the subject Salisbury's

round to his influence is

love and adagainst his

miration for suit he is

her stepsure ; from

child, Berry. this morning

"Berry is her influence

a darling must be on

child, and his side.

every one For this

loves and adpurpose and

mires her,” to this end

she says, he seeks her

shortly. this morn

“She seems ing, and her

to be the poor failing

dearest of all heart recoils

your stepfrom him.


daughters 4


to you," he says, looking at her intently. “I have days were drawn out to that length,” he says, grimly ; heard—I don't know whether it's true or not—that she and then he pleads afresh from his standpoint of youth was a mere infant when her mother died, and you married and health and probable prosperity, and Berry will not my uncle."

listen to him. She bows her head, and her pale face grows pallid; Very soon James Salisbury goes away, and things settle but she says no word,

down into their normal condition at Sittingdean Grange, “Berry is the only girl whom I've ever seen that I've with this difference, that the mother is no longer there to wanted for my wife. Will you give me a good word with direct and sympathize with, to plan and labor for and her? Will you win my uncle's consent ?” he asks. love, the children who pay her the mighty tribute of

But, though he is asking a favor in words, there is missing her. something in his manner suggestive of a threat.

After a time, when a few months have passed away, the “Berry must decide for herself,” she says, nervously. two elder girls meet with men who like and love and can

Nay, but you must ask her to decide in my favor," afford to marry Mr. Salisbury's portionless, pretty daughhe says, softly,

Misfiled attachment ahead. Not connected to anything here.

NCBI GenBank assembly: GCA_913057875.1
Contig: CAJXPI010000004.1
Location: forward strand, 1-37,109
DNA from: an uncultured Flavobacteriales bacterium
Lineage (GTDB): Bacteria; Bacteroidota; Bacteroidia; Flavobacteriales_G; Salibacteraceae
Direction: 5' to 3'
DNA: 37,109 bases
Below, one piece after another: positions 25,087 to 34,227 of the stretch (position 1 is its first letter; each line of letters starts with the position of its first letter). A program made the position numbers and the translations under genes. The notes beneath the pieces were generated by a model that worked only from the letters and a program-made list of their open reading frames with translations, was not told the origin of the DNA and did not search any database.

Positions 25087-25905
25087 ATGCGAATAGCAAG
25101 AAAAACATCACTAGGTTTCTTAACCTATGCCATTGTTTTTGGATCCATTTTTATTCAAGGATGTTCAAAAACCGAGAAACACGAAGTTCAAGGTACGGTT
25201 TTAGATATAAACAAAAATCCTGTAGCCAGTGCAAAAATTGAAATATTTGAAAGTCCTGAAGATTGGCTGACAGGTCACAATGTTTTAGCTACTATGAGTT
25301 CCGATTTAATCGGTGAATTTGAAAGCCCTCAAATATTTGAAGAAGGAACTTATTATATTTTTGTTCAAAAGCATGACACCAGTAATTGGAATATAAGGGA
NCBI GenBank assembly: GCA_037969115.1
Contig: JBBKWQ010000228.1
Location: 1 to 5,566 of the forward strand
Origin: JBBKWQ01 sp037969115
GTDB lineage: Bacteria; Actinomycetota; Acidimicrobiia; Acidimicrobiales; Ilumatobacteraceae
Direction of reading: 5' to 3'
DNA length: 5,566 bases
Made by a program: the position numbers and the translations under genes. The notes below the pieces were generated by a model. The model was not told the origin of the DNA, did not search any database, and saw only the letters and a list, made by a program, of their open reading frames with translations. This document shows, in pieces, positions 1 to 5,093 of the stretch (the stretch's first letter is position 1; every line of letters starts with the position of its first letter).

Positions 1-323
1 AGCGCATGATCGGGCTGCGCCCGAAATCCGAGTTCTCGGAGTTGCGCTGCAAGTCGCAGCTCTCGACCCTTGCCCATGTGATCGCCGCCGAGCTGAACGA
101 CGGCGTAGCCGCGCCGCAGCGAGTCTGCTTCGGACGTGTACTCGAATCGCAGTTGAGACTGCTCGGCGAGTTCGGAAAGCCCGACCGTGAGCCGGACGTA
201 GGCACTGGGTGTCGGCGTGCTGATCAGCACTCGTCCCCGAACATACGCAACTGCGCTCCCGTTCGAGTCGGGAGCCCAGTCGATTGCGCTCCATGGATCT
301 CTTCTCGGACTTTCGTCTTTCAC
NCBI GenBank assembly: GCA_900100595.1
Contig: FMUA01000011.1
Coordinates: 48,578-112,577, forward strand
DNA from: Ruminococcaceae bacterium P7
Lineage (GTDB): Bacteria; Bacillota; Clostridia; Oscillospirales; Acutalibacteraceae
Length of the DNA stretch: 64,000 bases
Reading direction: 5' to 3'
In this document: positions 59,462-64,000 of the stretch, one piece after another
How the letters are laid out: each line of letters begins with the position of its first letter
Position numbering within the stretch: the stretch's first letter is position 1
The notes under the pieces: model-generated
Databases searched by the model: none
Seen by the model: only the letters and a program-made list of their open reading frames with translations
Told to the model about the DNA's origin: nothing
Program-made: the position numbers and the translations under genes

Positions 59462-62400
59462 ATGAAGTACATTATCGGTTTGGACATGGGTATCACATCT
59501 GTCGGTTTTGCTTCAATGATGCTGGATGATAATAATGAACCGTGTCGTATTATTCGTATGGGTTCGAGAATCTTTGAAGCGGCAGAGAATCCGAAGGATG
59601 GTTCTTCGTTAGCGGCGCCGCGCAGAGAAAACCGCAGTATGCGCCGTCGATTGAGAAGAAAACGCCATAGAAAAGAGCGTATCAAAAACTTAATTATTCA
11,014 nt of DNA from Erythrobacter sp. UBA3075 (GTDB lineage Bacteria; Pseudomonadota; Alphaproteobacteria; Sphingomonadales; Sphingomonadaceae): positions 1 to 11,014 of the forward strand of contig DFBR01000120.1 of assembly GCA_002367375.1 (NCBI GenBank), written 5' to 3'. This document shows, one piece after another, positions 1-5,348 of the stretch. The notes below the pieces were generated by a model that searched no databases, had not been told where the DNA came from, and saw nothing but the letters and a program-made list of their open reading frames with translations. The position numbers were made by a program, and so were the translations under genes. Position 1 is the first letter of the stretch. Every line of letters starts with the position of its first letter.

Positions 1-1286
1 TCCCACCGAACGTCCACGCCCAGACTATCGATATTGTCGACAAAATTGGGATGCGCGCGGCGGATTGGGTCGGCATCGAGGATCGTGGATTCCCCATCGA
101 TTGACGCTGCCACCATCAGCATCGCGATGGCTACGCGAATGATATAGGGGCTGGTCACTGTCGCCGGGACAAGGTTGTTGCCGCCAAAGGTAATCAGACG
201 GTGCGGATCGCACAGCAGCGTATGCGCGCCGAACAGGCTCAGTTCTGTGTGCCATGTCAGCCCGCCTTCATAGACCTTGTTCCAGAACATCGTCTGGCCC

ters, and Berry is now the only sister left to Rupert-his And now he lays his hand on Mrs. Salisbury's, and only sister and his dearest friend. meets her frightened gaze with stern, unfaltering eyes. Their father is declining fast. He has grown an old

“You must make Berry accept me, for your sake and man since his wife's death, and the bond between the your son's !” he hisses out; and, with a gasp and a cry, stepbrother and sister is all the stronger, because of the Mrs. Salisbury rises to her feet, holding her hand against feeling they have that they two will stand alone soon. her beating heart.

“I shall be an old maid and keep house for you, “For mercy's sake speak out !" she says. “How can Rupert,” she says to him, when they are discussing the you affect Rupert in any way ?

future. “When you marry, if there's no room for me at I could affect him considerably if I told him he was Sittingdean any longer, I'll go into a sisterhood, or be a a bastard," he says, insolently. “Better make me your companion, or something." ally than your enemy, Mrs. Salisbury."

"Before all these things come to pass you'll be mar“My boy, my boy !" she shrieks ; and Rupert and ried yourself, Berry,” her brother replies, and the girl Berry, who happen to be coming out of the house at the shakes her head and says, “No." moment, hear her and rush to her ; but not in time to She feels that she shall never marry, because some one save her from a fearful fall flat on her face, which brcises has told her that her mother died mad, and that the and mutilates her fair, matronly beauty.